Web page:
Galitzine leans into Henry’s vulnerability, his chiseled jawline adding to his allure. Galitzine portrays the character as “literally entitled” — he’s not the heir to the throne but still holds the second position in line. He is a rich royal kid who spent his formative years in a haughty boarding school, yet Galitzine’s portrayal adds a softness to the character. The weight of the crown and his sexuality are buckling him. And Alex is saving and eating him alive in equal measure with these clandestine hook-ups across the Atlantic. Honestly, it’s difficult to sympathize with a royal, whether fictional or not, but Henry’s beauty prevents him from feeling sad.

At times, Alex and Henry’s banter reminds one of the studio comedies from a bygone era (Perez channels his inner Cary Grant), yet the exchanges distinctly reflect the year 2023. In one scene, Henry comments that Alex smells like Le Labo Santal 33 — the comment could be interpreted as either a personal dig or an attempt at flirting. By the time they get intimate for the first time in the White House, they feel that they have earned it. (Also, I should mention that these sex scenes are sexy.)

It’s a celebration of queer joy and LGBT

In real life, the story would face insurmountable stakes which is shown in Red White & Royal Blue. Bigots would likely be incentivized to spew even more hate and vitriol by a queer love affair between the President’s son and the Prince of England. But in Red, White & Royal Blue, a waltz around a museum at midnight or a sentimental speech on the campaign trail can fix anything. And honestly, that’s kind of perfect.

Alex and Henry often feel like characters in a sh? Jo manga, or Japanese comics, targeted teenage girls. These stories emphasize romance and intimacy, with beautiful men depicted as soft, gentle, and emotionally intelligent through the female gaze.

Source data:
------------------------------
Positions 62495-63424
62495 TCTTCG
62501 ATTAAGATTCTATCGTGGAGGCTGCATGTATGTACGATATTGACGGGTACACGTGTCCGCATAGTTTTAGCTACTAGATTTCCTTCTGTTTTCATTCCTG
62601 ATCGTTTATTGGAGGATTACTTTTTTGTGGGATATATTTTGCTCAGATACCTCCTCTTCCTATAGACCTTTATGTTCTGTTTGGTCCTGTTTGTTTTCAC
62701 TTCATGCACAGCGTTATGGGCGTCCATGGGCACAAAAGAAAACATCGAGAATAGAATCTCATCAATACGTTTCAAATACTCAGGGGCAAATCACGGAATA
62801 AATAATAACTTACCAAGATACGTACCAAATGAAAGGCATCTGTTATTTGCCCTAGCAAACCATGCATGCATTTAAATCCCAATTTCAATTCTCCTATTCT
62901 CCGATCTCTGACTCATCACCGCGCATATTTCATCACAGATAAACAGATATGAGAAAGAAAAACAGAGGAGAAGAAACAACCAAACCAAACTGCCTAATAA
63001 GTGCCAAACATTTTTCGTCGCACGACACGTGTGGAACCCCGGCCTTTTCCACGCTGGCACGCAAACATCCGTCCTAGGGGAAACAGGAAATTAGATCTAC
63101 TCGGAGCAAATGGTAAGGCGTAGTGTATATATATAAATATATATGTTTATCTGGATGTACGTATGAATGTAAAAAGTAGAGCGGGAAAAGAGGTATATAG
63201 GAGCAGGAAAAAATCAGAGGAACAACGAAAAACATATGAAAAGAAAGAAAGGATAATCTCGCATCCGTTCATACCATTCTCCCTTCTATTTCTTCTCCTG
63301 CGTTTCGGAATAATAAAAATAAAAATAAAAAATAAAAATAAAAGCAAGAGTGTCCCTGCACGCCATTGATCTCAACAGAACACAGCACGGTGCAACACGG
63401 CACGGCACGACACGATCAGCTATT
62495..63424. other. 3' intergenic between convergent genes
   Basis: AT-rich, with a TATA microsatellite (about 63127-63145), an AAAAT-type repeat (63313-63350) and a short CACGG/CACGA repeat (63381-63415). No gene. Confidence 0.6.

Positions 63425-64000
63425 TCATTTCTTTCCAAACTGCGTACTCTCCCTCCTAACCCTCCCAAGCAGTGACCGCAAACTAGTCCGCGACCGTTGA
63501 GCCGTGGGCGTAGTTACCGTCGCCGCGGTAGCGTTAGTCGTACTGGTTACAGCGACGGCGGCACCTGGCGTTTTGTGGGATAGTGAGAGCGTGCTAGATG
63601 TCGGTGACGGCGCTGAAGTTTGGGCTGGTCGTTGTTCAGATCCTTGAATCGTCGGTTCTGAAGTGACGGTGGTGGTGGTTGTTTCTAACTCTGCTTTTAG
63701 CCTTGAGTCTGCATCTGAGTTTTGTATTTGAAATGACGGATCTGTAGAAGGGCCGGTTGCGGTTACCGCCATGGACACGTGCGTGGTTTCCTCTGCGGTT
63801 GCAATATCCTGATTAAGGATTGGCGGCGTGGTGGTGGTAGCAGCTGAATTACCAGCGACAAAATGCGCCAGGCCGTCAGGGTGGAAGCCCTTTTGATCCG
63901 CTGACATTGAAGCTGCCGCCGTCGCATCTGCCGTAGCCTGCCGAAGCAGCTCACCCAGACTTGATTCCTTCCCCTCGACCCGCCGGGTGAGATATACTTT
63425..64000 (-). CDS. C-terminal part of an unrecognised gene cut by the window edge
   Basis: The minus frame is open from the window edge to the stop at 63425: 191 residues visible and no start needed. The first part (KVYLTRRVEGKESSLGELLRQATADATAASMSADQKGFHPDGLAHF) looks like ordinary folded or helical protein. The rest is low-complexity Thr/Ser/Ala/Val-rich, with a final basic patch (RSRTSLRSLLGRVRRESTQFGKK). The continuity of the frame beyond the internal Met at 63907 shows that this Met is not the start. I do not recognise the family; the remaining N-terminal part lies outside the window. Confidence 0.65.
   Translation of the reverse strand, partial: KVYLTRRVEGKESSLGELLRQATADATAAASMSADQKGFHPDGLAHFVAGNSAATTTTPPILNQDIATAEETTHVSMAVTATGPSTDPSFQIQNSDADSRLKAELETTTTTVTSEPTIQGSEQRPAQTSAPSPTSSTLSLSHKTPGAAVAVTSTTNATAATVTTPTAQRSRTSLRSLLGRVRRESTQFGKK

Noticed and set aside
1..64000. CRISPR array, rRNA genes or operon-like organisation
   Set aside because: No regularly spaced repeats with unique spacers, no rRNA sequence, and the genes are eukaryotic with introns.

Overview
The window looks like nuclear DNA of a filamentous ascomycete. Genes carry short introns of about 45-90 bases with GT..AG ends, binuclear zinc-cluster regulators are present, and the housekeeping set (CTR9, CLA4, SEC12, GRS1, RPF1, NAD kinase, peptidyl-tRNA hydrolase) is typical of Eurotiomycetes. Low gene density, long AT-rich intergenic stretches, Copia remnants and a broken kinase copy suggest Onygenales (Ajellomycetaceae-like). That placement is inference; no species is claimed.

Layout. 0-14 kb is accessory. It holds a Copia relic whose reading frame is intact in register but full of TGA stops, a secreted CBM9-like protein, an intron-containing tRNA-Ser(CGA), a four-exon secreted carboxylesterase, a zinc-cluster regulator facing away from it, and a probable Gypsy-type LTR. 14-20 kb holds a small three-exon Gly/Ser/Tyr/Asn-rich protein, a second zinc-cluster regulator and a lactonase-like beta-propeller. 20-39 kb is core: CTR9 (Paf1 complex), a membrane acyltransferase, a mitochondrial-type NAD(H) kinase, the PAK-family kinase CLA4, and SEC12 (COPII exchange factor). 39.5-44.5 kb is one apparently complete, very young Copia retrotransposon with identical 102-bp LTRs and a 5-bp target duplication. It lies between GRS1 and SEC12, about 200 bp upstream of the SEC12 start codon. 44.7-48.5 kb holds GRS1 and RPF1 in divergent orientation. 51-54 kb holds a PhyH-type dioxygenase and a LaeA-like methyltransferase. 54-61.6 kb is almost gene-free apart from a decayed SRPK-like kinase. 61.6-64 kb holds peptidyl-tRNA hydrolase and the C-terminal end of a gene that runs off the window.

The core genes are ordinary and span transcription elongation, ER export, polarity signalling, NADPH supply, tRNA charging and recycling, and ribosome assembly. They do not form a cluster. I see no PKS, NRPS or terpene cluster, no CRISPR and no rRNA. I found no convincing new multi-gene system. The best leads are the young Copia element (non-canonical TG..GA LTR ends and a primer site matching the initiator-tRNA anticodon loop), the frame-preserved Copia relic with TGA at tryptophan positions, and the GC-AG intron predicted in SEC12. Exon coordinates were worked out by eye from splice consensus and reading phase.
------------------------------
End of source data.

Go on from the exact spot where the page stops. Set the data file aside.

The book is titled “Red, White & Royal Blue.” It never lets you forget that you are essentially watching a modern fairy tale where love conquers all, even conquering self-doubt and fear of the unknown. It doesn’t minimize the queer experience; Henry and Alex still undergo their respective journeys of self-discovery, and not every character is as open-minded as Alex’s parents and best friend Nora (Rachel Hilson, who fires off memorable one-liners as the VP’s daughter) — the British monarchy unsurprisingly isn’t as keen to have a gay royal representing the Crown. Instead, a moment of hope is led by every obstacle.

When an overzealous political journalist outs Henry and Alex, they prioritize each other and their feelings rather than what the outside world thinks. Being reminded of such a lovely thing is terrific. Of course, this film also concludes with a celebration outside Buckingham Palace and a genuine shooting star.

This romance feels ridiculous, yet it resembles a picture-perfect storybook ending, typically reserved for straight characters. Love in Red, White, & Royal Blue handles a little transcendent — and the icing on the $75,000 royal wedding cake is just the schmaltz.